^ Concerned with the idea the different cultures have different ways of thinking about mathematical concepts.
  • Arithmetic - Mathematics and the Liberal Arts 3 February 2010 14:24 UTC math.truman.edu [Source type: FILTERED WITH BAYES]

^ Pettis: And since we are talking about China’s low consumption (and high investment) why do so many of your examples of high consumption involve investment items, like railways and airplanes?
  • The difficult arithmetic of Chinese consumption 3 February 2010 14:24 UTC mpettis.com [Source type: FILTERED WITH BAYES]

.Generally, we may say that algebraic reasoning in reference to equations consists in the alteration of the form of a statement rather than in the deduction of a new statement; i.e. it cannot be said that " If A = B, then E=F " is arithmetic, while " If C = D, then E=F " is algebra.^ When the unit is not determined, the reasoning is algebraical rather than arithmetical.

^ Examples of American 19th-century "higher arithmetic" texts that included much that was later part of intermediate algebra, if it dealt with computation rather than theory.
  • Algebra 10 February 2010 11:011 UTC www.du.edu [Source type: Academic]

^ Professor, Fordham University: "I more than agree with your statement about the need for children to learn arithmetic; and the necessity of being able to do simple arithmetic without a calculator.
  • Illinois Loop: Mathematics 28 January 2010 0:26 UTC www.illinoisloop.org [Source type: FILTERED WITH BAYES]

.Algebraic treatment consists in replacing either of the terms A or B by an expression which we know from the laws of arithmetic to be equivalent to it.^ Additional work will consist either of the development of further algebraic structures or applications of the previously developed theory to areas such as coding theory or crystallography.

The subsequent reasoning is arithmetical.
.23. Sign of Equality.-The various meanings of the sign of equality (_) must be distinguished.^ In order to apply arithmetical processes to a quantity expressed in two or more denominations, we must first express it in terms of a single denomination by means of a varying scale of notation.

(i.) 4X31b=12lb.
.This states that the result of the operation of multiplying 3/b by 4 is 12 lb.^ If the product is to be 12.51, then this would be rounded to 12.5 as part of the single-extended multiply operation.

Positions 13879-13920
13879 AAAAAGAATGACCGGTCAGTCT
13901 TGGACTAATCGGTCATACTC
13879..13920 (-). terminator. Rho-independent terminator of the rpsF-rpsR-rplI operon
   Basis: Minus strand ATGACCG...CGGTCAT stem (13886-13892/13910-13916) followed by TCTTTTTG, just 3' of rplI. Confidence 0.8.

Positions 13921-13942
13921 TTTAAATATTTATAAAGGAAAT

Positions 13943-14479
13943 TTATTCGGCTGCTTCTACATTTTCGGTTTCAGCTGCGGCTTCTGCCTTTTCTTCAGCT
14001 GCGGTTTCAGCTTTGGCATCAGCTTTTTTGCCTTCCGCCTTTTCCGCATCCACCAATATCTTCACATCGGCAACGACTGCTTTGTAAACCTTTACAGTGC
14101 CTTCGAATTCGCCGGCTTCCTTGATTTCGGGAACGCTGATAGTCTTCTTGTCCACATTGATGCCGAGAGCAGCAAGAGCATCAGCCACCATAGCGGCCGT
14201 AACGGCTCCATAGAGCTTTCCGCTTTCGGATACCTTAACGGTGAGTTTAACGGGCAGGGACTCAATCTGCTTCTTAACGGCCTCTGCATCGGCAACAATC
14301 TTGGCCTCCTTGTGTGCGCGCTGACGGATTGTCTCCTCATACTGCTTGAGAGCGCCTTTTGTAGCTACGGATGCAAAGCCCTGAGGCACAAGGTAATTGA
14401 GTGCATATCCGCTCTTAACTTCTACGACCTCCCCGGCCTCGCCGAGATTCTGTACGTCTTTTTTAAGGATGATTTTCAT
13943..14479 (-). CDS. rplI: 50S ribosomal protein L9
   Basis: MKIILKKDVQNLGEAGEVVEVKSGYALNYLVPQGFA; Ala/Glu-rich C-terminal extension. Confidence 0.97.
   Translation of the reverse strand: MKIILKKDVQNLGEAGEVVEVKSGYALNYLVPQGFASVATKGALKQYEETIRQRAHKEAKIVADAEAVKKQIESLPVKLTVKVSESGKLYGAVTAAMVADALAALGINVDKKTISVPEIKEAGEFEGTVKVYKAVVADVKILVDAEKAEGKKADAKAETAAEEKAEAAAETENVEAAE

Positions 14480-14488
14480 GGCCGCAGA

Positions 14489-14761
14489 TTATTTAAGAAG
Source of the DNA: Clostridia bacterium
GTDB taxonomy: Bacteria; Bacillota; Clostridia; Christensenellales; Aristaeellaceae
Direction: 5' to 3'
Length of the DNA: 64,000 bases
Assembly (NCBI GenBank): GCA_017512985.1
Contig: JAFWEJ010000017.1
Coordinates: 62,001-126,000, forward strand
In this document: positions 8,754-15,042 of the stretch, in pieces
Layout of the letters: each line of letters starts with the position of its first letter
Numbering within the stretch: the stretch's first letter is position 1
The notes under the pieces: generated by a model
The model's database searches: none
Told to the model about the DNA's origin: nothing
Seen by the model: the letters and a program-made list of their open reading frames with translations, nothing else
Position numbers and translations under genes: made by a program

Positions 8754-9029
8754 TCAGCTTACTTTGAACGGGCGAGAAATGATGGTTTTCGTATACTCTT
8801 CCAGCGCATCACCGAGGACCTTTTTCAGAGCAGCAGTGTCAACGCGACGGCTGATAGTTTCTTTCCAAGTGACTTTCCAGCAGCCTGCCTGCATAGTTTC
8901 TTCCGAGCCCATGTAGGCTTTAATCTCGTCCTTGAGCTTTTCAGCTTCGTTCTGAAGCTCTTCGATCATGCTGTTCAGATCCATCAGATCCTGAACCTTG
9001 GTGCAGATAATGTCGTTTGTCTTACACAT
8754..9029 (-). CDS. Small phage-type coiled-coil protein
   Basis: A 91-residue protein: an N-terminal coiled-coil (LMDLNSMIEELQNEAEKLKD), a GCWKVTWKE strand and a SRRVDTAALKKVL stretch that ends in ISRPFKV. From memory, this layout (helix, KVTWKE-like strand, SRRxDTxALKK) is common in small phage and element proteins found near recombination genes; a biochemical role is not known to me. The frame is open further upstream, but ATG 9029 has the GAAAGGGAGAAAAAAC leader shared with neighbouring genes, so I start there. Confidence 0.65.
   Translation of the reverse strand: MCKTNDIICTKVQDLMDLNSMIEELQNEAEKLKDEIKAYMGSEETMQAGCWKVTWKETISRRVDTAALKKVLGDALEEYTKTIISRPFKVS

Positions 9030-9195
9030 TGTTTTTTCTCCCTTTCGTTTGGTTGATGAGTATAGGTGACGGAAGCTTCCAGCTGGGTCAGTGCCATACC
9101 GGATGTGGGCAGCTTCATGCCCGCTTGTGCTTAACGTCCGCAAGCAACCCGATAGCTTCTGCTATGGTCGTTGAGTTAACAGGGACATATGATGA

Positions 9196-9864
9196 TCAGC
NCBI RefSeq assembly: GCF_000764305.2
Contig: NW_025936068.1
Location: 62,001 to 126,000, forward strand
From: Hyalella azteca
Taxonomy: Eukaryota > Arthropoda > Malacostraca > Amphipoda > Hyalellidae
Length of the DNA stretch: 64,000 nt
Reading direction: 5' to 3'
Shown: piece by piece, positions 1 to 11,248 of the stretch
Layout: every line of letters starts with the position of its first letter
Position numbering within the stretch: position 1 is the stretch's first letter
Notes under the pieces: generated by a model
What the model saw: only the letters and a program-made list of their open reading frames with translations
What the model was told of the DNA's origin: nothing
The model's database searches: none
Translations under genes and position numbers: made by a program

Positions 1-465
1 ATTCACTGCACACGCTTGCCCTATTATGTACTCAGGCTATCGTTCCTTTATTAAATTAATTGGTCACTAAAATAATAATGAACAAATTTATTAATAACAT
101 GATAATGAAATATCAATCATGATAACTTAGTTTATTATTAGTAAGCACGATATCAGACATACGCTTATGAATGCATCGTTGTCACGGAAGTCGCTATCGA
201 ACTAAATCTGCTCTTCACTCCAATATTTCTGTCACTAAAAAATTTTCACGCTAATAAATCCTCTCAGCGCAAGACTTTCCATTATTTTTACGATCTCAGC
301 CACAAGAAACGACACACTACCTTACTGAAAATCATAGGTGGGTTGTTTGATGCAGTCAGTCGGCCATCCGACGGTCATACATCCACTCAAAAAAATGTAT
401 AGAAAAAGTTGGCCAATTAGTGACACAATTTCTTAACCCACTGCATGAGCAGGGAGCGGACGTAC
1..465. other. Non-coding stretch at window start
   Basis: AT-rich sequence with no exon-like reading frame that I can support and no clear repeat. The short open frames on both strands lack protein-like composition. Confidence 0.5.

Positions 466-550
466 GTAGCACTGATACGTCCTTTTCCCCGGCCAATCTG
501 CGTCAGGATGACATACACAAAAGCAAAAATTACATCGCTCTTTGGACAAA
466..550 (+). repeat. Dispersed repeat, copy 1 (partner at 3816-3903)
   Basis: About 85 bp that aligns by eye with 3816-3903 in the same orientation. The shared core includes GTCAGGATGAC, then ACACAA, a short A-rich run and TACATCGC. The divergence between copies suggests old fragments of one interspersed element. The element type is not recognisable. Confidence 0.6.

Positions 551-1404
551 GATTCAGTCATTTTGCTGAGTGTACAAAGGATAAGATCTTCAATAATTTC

• What Every Computer Scientist Should Know About Floating-Point Arithmetic 3 February 2010 14:24 UTC docs.sun.com [Source type: Academic]

(ii.) 4X3 l b =3X4 lb.
.This states that the two operations give the same result; i.e. that they are equivalent. (iii.^ It should, of course, give the same results.
  • Algebra 10 February 2010 11:011 UTC www.du.edu [Source type: Academic]

^ Are they the same with how they do the % operations?
  • Arithmetic: Programming Language History 3 February 2010 14:24 UTC hhh.gavilan.edu [Source type: FILTERED WITH BAYES]

^ X3 and 3X4 mean different things, but the operations which they denote produce the same result.

) A's share=5s., or 3 times A's share =15s.
.Either of these is a statement of fact with regard to a particular quantity; it is usually called an equation, but sometimes a conditional equation, the term " equation " being then extended to cover (i.^ This quantity is usually called the remainder, although residue sometimes is used.
  • Origins of some arithmetic terms 3 February 2010 14:24 UTC www.pballew.net [Source type: FILTERED WITH BAYES]

^ Systems of linear equations is a particular case for which a large amount of algebra exists, including matrices and determinants, which is called linear algebra .
  • Algebra 10 February 2010 11:011 UTC www.du.edu [Source type: Academic]

^ Under these conditions the period of time necessary to consume the known reserves of a resource may be called the exponential expiration time (EET) of the resource.
  • Arithmetic Presentation -Complete 3 February 2010 14:24 UTC www.mnforsustain.org [Source type: FILTERED WITH BAYES]